The parallel with chess players also occured to me and I think it's pretty good. On less prestige tournaments (average FIDE rating up to 2100 or so) the difference can be seen quite often. There are the sorcerer-like players who have the natural insight into the game, but are uninterested in theory and only gain experience by playing. Then there are the wizards - those who analyze the games, study textbook openings, work with databases and engines, most of the time they even prepare for their opponent by studying his/her older games etc.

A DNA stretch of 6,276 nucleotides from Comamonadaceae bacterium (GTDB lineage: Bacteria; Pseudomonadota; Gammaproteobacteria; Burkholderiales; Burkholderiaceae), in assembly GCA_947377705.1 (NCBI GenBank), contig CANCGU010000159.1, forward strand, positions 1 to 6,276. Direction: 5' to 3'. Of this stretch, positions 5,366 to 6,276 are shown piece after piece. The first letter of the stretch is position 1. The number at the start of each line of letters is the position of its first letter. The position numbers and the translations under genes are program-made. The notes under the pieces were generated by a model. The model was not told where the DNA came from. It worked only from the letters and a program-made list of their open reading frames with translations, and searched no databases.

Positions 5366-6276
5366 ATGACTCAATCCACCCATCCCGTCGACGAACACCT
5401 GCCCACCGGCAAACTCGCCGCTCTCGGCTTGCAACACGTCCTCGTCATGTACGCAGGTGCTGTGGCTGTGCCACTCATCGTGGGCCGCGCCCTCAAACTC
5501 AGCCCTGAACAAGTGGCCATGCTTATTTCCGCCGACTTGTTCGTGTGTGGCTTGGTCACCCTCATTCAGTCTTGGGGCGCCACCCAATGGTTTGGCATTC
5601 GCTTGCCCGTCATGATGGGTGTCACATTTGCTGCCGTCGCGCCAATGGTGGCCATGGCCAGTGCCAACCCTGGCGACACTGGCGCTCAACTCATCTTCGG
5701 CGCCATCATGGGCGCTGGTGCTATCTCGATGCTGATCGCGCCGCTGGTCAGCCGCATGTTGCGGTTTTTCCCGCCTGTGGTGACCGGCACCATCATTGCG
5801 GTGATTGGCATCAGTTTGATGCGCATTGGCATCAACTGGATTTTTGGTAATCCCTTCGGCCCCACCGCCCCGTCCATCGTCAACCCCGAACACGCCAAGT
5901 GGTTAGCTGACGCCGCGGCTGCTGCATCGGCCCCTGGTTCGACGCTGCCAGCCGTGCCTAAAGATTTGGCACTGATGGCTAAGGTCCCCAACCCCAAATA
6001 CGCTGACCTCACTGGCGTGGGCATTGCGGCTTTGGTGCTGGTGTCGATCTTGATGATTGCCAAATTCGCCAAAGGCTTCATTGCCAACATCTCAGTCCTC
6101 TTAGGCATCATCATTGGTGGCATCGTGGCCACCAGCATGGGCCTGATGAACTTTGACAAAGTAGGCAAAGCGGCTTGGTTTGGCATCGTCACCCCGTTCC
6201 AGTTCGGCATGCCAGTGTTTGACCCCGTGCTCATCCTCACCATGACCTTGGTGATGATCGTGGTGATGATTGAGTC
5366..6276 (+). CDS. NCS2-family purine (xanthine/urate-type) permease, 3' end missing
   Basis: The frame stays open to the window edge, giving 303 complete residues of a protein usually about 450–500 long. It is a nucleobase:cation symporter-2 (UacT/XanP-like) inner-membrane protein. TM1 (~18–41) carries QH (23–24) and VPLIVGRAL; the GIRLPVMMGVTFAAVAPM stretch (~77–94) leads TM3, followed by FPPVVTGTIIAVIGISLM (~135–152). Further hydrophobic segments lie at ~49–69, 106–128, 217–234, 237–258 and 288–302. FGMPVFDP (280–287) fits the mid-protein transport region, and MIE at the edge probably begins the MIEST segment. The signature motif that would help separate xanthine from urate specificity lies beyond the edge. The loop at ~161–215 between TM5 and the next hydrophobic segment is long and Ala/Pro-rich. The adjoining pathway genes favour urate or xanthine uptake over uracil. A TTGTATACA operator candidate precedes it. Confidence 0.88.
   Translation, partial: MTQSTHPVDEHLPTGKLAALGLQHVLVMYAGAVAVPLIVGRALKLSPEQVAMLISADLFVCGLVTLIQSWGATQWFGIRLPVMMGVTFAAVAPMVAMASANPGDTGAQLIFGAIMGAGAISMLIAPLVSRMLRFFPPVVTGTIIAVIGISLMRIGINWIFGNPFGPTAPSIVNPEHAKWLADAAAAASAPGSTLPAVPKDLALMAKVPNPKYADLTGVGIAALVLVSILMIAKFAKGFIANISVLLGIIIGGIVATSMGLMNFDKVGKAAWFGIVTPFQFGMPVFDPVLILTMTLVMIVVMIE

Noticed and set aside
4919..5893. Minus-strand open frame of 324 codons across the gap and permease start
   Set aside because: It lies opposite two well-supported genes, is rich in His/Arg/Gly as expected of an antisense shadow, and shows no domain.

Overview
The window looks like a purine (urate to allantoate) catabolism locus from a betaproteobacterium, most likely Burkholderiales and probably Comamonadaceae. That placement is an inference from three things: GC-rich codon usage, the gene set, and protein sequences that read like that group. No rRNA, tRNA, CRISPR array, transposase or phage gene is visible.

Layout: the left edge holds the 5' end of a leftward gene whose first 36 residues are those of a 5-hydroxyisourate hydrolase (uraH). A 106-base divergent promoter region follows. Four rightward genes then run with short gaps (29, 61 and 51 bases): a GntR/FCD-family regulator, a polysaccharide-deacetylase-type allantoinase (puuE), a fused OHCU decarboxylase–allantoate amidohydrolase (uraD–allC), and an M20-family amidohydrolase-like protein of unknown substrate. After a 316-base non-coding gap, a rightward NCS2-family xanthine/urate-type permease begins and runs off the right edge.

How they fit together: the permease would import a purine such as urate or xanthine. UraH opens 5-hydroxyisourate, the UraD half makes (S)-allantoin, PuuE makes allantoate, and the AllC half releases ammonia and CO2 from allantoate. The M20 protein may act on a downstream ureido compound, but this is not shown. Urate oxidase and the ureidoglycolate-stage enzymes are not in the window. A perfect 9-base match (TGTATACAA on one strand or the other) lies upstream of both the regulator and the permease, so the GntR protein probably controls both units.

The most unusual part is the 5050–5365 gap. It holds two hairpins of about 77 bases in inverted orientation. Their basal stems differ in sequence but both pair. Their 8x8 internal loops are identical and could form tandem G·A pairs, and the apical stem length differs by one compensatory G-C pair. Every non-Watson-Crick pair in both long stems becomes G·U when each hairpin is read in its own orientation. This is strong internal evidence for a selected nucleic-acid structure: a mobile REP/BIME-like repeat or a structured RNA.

Generally, the wizard-players take the game much more seriously and can sometimes be envious of the sorcerer's talent. Also, they tend to make mistakes more often when the playing environment is not optimal (little time left, noise etc). Sorcerers, on the other hand, are sometimes impatient, may get bored with the game and can easily underestimate their opponent. So it's somehow balanced.

Of course, to ascend to the highest echelons of chess playing one needs both natural talent and serious theoretical background.